The Difference Between Cooperation and Collaboration

Published on
March 31, 2021
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The Difference Between Cooperation and Collaboration 

Let’s begin by asking: do your teams cooperate or collaborate? Cooperation and collaboration are two words we often hear when discussing teamwork.  They both put the emphasis on individuals working together and reflect the goals that any manager would want to find among team members.  But, is cooperation the same as collaboration? Confusing them is easy. However, mixing them up can make managing projects more challenging, not to mention that it will cost your organization wasted time and money.   

These times of separation are requiring accelerated collaboration which means that organizations are reinventing the workplace. Organizational pioneers from all parts of the world are building new kinds of organizations — more soulful workplaces, that unleash the entrepreneurial spirit of everyone, allowing for emergence of innovations at the edges of the organization. With that has come the increasing need to truly understand and assess the difference between cooperation and collaboration in our teamwork.


Merriam-Webster defines cooperation as the actions of someone who is being helpful by doing what is asked for: common effort.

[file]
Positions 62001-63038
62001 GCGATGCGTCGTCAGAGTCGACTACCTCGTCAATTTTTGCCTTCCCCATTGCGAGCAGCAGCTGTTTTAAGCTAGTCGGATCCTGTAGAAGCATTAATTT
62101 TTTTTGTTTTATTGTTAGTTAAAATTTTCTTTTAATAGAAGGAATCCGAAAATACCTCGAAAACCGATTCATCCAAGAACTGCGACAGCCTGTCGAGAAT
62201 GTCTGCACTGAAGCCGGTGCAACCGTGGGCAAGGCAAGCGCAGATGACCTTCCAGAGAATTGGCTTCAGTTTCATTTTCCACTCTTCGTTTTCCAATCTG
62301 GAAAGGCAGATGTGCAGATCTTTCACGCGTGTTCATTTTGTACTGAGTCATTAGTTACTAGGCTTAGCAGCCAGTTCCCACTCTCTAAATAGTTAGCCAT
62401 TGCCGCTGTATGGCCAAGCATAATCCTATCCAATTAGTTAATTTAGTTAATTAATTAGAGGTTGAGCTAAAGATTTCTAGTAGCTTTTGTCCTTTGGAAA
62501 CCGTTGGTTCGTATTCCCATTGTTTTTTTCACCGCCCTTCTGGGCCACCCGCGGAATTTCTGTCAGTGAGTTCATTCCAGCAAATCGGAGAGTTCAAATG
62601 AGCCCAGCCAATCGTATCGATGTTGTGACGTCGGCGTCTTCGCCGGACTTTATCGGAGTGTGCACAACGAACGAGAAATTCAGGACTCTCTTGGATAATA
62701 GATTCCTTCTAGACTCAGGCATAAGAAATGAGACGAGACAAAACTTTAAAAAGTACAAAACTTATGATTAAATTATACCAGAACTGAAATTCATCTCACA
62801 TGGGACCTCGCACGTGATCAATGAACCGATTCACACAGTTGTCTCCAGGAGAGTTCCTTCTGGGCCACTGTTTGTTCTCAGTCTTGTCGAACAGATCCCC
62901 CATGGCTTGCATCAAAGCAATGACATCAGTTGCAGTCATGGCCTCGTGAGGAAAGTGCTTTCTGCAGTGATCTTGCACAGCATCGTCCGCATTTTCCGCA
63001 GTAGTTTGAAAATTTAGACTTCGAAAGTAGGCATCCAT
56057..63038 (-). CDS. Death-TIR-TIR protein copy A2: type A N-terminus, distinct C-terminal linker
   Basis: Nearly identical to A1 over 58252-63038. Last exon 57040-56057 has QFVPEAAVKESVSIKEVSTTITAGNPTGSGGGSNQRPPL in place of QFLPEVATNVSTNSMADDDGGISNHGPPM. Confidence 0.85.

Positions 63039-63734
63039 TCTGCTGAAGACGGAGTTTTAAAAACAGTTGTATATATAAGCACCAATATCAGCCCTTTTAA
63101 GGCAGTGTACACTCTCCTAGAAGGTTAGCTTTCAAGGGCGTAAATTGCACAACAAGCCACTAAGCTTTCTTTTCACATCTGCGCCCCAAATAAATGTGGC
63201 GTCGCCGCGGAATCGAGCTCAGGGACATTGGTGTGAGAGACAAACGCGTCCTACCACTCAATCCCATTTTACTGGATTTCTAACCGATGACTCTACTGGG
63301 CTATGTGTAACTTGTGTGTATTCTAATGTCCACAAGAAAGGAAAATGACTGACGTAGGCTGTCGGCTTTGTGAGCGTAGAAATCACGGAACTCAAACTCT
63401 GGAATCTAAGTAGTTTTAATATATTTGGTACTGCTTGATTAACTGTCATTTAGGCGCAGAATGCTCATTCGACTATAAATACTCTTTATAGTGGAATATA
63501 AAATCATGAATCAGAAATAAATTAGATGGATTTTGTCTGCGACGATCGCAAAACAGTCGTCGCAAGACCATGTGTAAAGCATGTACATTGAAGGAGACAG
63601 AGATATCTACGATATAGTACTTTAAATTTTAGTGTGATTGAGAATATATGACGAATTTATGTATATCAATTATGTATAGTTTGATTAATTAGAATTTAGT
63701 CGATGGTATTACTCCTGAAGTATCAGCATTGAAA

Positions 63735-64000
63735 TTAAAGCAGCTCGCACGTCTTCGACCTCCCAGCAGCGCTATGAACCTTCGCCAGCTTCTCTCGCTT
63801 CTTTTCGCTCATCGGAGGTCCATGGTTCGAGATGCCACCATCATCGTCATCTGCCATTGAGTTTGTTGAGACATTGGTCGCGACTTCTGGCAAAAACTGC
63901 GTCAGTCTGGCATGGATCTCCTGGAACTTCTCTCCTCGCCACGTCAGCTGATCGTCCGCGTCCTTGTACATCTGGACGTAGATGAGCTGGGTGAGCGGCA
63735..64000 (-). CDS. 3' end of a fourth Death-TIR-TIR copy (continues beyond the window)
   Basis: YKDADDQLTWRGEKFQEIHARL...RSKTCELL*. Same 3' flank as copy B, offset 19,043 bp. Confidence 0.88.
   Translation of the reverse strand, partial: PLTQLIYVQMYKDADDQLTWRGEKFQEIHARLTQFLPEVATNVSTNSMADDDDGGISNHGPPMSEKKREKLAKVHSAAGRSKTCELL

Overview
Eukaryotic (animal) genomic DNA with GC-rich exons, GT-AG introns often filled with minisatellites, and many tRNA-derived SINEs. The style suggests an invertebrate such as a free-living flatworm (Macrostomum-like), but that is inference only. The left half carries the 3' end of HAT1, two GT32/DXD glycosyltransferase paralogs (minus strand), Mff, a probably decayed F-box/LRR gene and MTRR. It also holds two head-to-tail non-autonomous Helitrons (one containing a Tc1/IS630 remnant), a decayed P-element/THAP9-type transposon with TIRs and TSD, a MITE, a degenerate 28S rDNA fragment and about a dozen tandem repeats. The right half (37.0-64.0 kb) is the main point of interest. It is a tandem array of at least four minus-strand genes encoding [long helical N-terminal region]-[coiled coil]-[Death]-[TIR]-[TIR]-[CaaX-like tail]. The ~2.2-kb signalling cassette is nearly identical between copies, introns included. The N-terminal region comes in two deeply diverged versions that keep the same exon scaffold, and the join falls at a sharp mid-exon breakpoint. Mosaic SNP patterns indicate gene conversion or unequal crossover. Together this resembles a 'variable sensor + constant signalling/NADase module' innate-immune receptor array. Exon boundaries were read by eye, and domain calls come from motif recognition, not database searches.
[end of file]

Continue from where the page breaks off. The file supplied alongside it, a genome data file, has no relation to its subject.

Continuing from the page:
The term “collaboration” derives from the Latin word com, which means together, and labōrāre, which means to work or labor. Merriam-Webster defines it as working jointly with others or together, especially in an intellectual endeavor.

Well-known organizational expert Ron Ashkenas' article, “There’s a difference between cooperation and collaboration,” presents case studies about managers in different departments who were able to get along, but weren’t able to come to a consensus on an effective way to work together. 

Imagine you’re customizing a product for a client. Managers from different teams work together to determine the requirements, and each team works on the customizations in their area. But, when some changes are implemented, it triggers adjustments for other teams – project deadlines can get extended and workload increases.

The above scenario is one of the examples Ron Ashkenas wrote about in the Harvard Business Review several years ago.  It simply reflects the difference between cooperation and collaboration and how easily they can be confused. In the example, every team is cooperating to customize the product, but they’re not collaborating, so their changes work when put together. The result is that they don’t reach their desired outcome – or they reach it a lot later, with a lot more work.

Ron concludes that the departmental managers “confused pleasant, cooperative behavior with collaboration.” True collaboration requires leaders to align their goals and to synchronize their strategies in order to achieve the necessary results.  

He suggests two approaches to strengthen collaboration: 

  1. Identify the goals that everyone is working towards, then map out the path to reach those goals. The map becomes a kind of collaboration contract, with everyone knowing what is expected.